The results provide no evidence for a beneficial effect of daily multivitamin and multimineral supplements on these domains of cognitive function in community-living people over 65 years. However, the possibility of beneficial effects in older people and those at greater risk of nutritional deficiency deserves further attention.
PMCID: PMC1872030  PMID: 17474991
24.  The impact of iron supplementation efficiency in female blood donors with a decreased ferritin level and no anaemia. Rationale and design of a randomised controlled trial: a study protocol 
Trials  2009;10:4.
There is no recommendation to screen ferritin level in blood donors, even though several studies have noted the high prevalence of iron deficiency after blood donation, particularly among menstruating females. Furthermore, some clinical trials have shown that non-anaemic women with unexplained fatigue may benefit from iron supplementation. Our objective is to determine the clinical effect of iron supplementation on fatigue in female blood donors without anaemia, but with a mean serum ferritin ≤ 30 ng/ml.
In a double blind randomised controlled trial, we will measure blood count and ferritin level of women under age 50 yr, who donate blood to the University Hospital of Lausanne Blood Transfusion Department, at the time of the donation and after 1 week. One hundred and forty donors with a ferritin level ≤ 30 ng/ml and haemoglobin level ≥ 120 g/l (non-anaemic) a week after the donation will be included in the study and randomised. A one-month course of oral ferrous sulphate (80 mg/day of elemental iron) will be introduced vs. placebo. Self-reported fatigue will be measured using a visual analogue scale. Secondary outcomes are: score of fatigue (Fatigue Severity Scale), maximal aerobic power (Chester Step Test), quality of life (SF-12), and mood disorders (Prime-MD). Haemoglobin and ferritin concentration will be monitored before and after the intervention.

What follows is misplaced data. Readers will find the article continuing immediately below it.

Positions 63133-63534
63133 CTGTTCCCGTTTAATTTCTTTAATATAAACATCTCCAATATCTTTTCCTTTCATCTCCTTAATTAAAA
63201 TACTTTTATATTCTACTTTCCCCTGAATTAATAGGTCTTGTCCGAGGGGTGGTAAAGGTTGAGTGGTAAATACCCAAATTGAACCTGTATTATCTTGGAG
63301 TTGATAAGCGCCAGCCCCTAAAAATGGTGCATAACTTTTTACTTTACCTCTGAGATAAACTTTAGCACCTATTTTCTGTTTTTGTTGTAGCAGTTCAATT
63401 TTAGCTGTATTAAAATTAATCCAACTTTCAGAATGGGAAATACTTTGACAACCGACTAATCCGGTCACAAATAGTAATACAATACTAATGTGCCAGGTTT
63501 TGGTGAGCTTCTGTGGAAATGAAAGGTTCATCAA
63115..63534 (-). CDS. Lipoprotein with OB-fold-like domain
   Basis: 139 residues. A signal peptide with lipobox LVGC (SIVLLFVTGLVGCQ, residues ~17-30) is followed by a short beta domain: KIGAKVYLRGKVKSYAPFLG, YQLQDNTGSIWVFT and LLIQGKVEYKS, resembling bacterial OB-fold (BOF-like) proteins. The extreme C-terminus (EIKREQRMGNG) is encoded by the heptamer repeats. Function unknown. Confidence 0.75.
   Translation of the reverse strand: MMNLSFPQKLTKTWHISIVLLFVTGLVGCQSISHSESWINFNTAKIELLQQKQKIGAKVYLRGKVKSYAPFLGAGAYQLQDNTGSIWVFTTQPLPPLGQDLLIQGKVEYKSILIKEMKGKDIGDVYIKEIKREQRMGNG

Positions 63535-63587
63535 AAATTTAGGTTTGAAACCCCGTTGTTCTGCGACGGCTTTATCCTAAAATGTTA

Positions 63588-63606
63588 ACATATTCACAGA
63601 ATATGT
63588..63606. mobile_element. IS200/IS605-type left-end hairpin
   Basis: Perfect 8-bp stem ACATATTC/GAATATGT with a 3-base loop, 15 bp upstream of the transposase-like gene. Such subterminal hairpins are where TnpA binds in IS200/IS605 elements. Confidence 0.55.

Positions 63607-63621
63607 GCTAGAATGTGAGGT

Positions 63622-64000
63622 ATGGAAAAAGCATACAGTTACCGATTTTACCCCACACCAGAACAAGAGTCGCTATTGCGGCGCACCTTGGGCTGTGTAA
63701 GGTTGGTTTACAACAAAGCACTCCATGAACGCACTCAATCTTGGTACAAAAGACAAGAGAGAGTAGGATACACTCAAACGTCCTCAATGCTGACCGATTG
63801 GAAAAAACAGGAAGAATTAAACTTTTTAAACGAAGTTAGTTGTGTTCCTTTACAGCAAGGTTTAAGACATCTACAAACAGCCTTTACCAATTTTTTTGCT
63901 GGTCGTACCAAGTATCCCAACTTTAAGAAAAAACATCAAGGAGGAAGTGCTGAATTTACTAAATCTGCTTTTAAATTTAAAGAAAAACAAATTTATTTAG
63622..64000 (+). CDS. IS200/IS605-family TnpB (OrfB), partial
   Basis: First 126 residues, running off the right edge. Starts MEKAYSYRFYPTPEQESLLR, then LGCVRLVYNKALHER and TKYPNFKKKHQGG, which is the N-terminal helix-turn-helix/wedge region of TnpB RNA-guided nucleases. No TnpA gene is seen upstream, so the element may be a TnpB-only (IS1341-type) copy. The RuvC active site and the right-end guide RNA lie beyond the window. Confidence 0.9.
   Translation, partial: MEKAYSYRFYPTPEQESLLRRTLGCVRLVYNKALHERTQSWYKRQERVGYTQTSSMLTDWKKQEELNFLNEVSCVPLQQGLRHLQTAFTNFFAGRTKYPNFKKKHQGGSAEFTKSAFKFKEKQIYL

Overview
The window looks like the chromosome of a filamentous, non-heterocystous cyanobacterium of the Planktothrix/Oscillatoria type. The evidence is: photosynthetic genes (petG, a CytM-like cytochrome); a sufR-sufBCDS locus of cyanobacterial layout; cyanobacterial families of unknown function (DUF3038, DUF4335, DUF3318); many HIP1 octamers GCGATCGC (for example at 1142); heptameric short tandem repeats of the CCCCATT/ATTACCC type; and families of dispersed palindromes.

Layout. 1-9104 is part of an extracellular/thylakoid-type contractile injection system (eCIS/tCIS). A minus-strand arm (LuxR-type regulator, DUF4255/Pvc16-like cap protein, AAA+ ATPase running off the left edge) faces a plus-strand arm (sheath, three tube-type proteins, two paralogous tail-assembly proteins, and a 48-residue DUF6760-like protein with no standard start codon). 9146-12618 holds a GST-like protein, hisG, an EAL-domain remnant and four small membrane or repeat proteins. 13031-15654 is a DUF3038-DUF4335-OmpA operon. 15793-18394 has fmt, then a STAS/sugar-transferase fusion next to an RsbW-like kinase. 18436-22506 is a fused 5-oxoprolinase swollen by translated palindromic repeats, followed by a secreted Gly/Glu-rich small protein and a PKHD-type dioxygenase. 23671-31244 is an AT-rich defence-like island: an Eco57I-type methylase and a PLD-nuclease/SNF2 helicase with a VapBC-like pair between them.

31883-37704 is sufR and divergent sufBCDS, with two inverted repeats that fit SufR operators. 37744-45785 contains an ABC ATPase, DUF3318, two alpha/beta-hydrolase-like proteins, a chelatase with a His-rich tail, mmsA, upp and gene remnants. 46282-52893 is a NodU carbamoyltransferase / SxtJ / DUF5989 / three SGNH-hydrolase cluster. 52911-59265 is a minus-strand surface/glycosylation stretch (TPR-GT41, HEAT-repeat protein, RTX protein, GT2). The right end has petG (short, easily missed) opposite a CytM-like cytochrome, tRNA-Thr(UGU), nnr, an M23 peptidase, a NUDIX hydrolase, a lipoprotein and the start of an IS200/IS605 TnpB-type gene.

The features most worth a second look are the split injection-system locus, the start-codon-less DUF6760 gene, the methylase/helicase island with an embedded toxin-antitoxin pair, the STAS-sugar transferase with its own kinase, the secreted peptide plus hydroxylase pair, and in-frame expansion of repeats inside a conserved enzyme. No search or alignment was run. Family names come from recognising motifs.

Iron deficiency is a potential problem for all blood donors, especially menstruating women. To our knowledge, no other intervention study has yet evaluated the impact of iron supplementation on subjective symptoms after a blood donation.
Trial registration
PMCID: PMC2637271  PMID: 19149890
25.  A novel mutation in the thiamine responsive megaloblastic anaemia gene SLC19A2 in a patient with deficiency of respiratory chain complex I 
Journal of Medical Genetics  2000;37(9):669-673.
The thiamine transporter gene SLC19A2 was recently found to be mutated in thiamine responsive megaloblastic anaemia with diabetes and deafness (TRMA, Rogers syndrome), an early onset autosomal recessive disorder. We now report a novel G1074A transition mutation in exon 4 of the SLC19A2 gene, predicting a Trp358 to ter change, in a girl with consanguineous parents. In addition to the typical triad of Rogers syndrome, the girl presented with short stature, hepatosplenomegaly, retinal degeneration, and a brain MRI lesion. Both muscle and skin biopsies were obtained before high dose thiamine supplementation. While no mitochondrial abnormalities were seen on morphological examination of muscle, biochemical analysis showed a severe deficiency of pyruvate dehydrogenase and complex I of the respiratory chain. In the patient's fibroblasts, the supplementation with high doses of thiamine resulted in restoration of complex I activity. In conclusion, we provide evidence that thiamine deficiency affects complex I activity. The clinical features of TRMA, resembling in part those found in typical mitochondrial disorders with complex I deficiency, may be caused by a secondary defect in mitochondrial energy production.

Keywords: TRMA syndrome; SLC19A2 gene; complex I deficiency
PMCID: PMC1734685  PMID: 10978358